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Top 5 eLearning Design Best Practices

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eLearning is found in almost every industry. In 2017, 77% of US companies used online learning to train employees on a variety of subjects, including leadership development and continuing education.

Although eLearning, as an industry, is predominated by corporate training, the human-centered design, educational technologies, and eLearning best practices apply to online learning in higher education too. 

In this article, we’ll review what eLearning design is, how it's different from instructional design, and five eLearning design best practices for developing meaningful learning experiences.





What is eLearning Design?


The “e,” in eLearning stands for electronic, and so as you might expect, it focuses extensively on applying online learning and using technology to enhance the pedagogy and content. 

Tim Slade, an award-winning freelance eLearning designer, defines eLearning as, “any learning experience that takes place on a digital device, such as a computer, a tablet, a smartphone, or some other device.” So by this definition, everything from YouTube videos to an online degree through a university is considered eLearning. 

Because delivering condensed educational content on a device doesn’t encapsulate the nuances of eLearning design, we think of it in terms of amplified learning experiences. For example, we’re not just organizing meetings, we’re making meetings infinitely large and widely accessible with video conferencing tools, while still maintaining a personal and interactive learning experience.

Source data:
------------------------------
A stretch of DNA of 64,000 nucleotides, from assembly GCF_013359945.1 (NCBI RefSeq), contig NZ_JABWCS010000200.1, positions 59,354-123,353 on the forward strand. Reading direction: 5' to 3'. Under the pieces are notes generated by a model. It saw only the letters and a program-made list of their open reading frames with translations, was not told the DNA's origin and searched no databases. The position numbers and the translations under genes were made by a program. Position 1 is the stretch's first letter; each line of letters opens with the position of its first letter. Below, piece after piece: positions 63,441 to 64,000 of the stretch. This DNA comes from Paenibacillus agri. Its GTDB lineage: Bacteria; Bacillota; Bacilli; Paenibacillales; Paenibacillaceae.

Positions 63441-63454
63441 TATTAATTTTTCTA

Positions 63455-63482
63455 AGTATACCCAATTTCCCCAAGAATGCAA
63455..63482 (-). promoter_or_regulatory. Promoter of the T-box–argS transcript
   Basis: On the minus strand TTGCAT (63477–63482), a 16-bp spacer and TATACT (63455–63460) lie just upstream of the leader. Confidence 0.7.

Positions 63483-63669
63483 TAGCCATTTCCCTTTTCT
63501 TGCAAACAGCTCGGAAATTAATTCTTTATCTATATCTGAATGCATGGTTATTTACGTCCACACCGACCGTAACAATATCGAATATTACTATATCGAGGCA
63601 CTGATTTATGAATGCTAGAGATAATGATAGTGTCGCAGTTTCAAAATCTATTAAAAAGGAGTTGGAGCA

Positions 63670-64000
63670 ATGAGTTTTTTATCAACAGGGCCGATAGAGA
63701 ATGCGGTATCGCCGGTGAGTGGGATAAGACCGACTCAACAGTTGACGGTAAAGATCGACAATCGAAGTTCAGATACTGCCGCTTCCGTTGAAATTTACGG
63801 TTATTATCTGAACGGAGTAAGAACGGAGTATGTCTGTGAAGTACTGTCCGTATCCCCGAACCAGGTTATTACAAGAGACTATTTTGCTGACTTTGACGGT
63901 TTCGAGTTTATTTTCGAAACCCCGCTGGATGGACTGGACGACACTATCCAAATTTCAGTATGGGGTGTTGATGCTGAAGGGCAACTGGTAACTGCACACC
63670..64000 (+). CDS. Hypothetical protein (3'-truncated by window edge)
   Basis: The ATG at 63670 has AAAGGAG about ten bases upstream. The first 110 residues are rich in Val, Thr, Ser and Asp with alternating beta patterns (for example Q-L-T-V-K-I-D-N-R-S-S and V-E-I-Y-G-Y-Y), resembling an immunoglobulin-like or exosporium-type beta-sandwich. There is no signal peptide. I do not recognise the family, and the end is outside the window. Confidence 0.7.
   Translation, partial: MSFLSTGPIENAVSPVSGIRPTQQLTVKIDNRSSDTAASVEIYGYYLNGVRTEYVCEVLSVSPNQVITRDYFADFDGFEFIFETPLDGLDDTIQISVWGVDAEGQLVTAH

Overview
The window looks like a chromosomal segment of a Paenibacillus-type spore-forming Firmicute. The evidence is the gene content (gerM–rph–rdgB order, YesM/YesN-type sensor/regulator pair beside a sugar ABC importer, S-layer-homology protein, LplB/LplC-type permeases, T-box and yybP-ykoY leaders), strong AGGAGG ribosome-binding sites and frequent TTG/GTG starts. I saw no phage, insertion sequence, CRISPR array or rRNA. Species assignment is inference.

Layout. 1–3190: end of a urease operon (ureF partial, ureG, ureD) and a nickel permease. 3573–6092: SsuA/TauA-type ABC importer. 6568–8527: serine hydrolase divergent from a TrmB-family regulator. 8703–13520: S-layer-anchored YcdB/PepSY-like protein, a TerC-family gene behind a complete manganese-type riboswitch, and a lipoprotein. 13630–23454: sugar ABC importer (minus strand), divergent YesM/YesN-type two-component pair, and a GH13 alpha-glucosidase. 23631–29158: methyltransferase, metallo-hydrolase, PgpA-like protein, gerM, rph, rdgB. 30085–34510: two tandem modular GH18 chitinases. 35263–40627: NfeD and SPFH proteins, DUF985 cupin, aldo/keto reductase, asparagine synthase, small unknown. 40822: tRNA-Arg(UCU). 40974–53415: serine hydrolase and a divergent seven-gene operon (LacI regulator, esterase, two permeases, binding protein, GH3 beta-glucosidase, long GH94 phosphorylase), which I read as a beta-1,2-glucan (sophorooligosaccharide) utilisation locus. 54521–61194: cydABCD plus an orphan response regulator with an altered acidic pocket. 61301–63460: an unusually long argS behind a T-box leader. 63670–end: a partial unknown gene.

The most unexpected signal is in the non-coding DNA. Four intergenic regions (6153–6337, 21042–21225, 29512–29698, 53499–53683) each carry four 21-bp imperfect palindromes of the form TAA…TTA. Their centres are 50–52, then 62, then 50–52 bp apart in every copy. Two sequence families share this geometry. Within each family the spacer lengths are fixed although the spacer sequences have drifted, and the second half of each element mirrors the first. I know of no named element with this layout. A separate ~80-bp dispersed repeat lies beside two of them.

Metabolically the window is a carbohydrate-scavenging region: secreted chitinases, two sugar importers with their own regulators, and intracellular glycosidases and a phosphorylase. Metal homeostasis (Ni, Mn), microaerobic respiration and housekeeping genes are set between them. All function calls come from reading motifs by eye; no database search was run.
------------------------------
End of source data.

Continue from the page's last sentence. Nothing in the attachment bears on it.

eLearning design, as a discipline, is responsible for designing the employee or student learning experience in an online classroom. eLearning designers typically work with the Chief Learning Officer or Head of Human Resources to develop course materials and architect the Learning Management System (LMS), such as Canvas.

 

What is the difference between eLearning design and instructional design?


Instructional design has always been a skill set for instructor-led classrooms, but applying it to eLearning brings on a new set of considerations. Instructional design formerly focused on pedagogy and content (PCK), but now we must consider pedagogy, content, and technology (TPACK Framework).

Instructional design, therefore, is most often used to refer to designing learning experiences in traditional environments, including K-12 and higher education. Instructional designers work with faculty members to design a curriculum to meet learning objectives as opposed to Human Resources to achieve efficiency and culture goals.

 

eLearning Design Best Practices

Instructional design has been around since the 1940s, and eLearning emerged in the 1990s, which means there are lots of eLearning design best practices. Below are our top five eLearning design principles.

 

1. Always return to the learning objectives.

If you’re facing a problematic design dilemma, always return to the learning objectives of the class or training. The learning objectives are your true north.

2. Always put the student at the center of design.

The moment we remove the student and learning from our design thinking, we fail as teachers and eLearning designers. Your student is the hero, and success looks like transformation.

3. The solution is in the process. 

The design thinking process and instructional design’s ADDIE models work. If you follow them closely and are earnest in your attempt, you’ll arrive at the solution you need.

4. Don’t sacrifice eLearning design principles for novelty.

Technology can be incredibly helpful in the teaching and learning process, but if it is misused, it can quickly over-complicate, frustrate, and hinder the learning experience. Don’t use technology for the sake of using technology.

5. Don’t be afraid to challenge the status quo.

(Before you say that this counters best practice number four, hear us out.)

Schools and corporate training programs need to offer something deeper than appealing design and accurate content to compete in 2020. They need to take each opportunity to iterate, innovate, and test hypotheses to raise the bar, even if they are their only competition. Students and employees deserve an enriching learning experience.





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